Earlier in the year, I used a caterpillar rhythm activity with my older student to help review basic rhythms. I still use the ones I've created as large rhythm cards for the younger students.
Building upon that idea, I created Caterpillar Rhythm Cards.
There are many ways to use these cards:
1. In PowerPoint, as cards to have students read or play projected on the screen. I like to do this at the beginning of class (and not every class) to assess student learning. Students like to read or play these rhythms alone as well. If you have a SmartBoard, or if you've showed your students how to use the pens and hilighters in PowerPoint (I have and they are better at it than me), they can pinpoint and label specific rhythms in the pattern.
2. "Rhythm of the Day" card - this is great for older students. Set a card on a music stand or display it somewhere in the room. Have the students point out the time signature and label the rhythms the pattern is comprised of. Then, have them count the rhythms using syllables of your choice. Another fun thing to do is have them play the pattern on an instrument or add body percussion. When adding body percussion, you create the movements or have the students do this. You can have them use one movement (for example, clapping) for the whole pattern or assign each rhythm or beat a movement (for example, clap quarter notes but pat eighth notes).
3. Flashcards for drilling and practicing - Print out the cards on cardstock and laminate them. Then, you can use them as large flashcards that the entire class can see. They can also be used in stations. My students are used to quizzing each other with flashcards so this works well for them. They know that if they get it wrong, it goes in one pile to try again, and they keep working until all patterns are in the "I got this correct" pile. One student could hold the flashcard while another plays it on an instrument. I'll be using the patters from Level 1-3 with my recorder players to do this.
4. Composition activities: Students can put the patterns into groups to create their own piece (they'll have to ignore the double barline). I've also put in blank caterpillars in both Word and PowerPoint so you or your students can create their own. If you print out a blank caterpillar, students can create their own with marker.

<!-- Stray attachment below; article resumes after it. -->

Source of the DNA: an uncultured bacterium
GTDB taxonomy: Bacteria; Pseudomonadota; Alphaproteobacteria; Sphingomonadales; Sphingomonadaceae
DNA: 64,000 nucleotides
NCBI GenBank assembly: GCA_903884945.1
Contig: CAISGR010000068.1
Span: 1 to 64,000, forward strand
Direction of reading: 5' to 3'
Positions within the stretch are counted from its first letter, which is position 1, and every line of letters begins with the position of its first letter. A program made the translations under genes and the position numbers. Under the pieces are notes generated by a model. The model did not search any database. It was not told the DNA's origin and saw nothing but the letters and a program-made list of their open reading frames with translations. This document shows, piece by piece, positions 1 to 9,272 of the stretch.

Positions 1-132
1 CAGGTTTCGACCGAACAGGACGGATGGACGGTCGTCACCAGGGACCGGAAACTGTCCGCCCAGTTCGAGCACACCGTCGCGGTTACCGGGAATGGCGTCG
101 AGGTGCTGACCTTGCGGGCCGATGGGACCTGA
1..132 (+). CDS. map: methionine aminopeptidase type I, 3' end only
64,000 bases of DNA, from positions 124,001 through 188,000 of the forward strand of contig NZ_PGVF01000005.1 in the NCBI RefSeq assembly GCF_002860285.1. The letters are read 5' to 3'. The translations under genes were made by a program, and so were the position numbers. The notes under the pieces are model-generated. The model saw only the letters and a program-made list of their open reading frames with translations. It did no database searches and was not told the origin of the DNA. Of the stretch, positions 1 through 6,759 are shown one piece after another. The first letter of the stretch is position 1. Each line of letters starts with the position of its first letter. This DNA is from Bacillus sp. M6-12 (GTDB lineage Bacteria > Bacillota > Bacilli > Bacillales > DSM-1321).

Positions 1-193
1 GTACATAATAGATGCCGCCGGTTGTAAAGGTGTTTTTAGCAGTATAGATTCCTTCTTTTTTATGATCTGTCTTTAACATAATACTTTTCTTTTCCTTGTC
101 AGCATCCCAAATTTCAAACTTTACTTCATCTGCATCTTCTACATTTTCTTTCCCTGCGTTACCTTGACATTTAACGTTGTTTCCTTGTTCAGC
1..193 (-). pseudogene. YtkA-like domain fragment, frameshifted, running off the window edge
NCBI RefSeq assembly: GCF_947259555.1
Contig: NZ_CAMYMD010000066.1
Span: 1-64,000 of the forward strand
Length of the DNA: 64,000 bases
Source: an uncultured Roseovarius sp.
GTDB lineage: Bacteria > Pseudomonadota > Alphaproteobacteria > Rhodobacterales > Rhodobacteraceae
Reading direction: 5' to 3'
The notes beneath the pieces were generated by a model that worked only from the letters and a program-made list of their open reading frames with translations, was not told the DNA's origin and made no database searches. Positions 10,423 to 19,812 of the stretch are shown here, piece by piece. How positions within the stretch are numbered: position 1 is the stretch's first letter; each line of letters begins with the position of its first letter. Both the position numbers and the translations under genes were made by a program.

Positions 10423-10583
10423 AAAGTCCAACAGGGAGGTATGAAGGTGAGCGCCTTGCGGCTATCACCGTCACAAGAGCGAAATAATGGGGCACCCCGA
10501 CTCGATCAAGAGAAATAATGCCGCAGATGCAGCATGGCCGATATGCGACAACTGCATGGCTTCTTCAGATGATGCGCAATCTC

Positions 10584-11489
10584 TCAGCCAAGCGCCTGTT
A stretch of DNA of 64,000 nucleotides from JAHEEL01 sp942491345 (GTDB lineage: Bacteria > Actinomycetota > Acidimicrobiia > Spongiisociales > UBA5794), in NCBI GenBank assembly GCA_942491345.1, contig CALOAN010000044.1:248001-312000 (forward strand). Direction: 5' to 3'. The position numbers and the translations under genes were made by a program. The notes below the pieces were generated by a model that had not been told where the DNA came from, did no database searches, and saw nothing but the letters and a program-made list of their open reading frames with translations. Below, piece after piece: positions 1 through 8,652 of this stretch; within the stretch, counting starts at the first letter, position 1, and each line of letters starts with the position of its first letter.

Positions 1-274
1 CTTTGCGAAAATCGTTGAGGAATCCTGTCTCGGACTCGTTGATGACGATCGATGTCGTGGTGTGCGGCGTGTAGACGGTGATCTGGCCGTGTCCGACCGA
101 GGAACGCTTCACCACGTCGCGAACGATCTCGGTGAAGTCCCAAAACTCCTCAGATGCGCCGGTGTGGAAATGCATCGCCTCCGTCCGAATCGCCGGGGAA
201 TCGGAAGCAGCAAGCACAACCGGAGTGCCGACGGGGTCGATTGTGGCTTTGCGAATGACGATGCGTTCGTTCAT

Here is the activity the students did at the beginning of the year (look below for steps and suggestions):
1. Start with a sentence strip of your choice of color. To do this on the cheap side, by a white sentence strip and the students can decorate it.
2. I used circle cut-outs from our die-cut machine and construction paper. When the students created them, I punched the circles on white paper so they could color their own. After coloring (if applicable) glue them down like you see here. For the "tail end", I simply drew that shape and added the repeat sign (you could use a bar line or double bar line). When the students created their own, I gave them a page with the four body circles and a page with the head, time signature circle, antennae, and tail. The students colored everything, cut it out, and pasted it on the caterpillar.
3. Draw the rhythms on the caterpillar. You will need to decided which rhythms you'd like your students to use.
4. Glue on the eyes (so cute)
For younger grades: You may consider having everything at least cut out, if not pasted. I would also use construction paper so the students don't have to color everything.
The students had to "present" (read) their rhythm to the class. Then, the class read the rhythm back and then played the rhythm on rhythm sticks. We strung more than one caterpillar together (see above) to create longer patterns to read and play.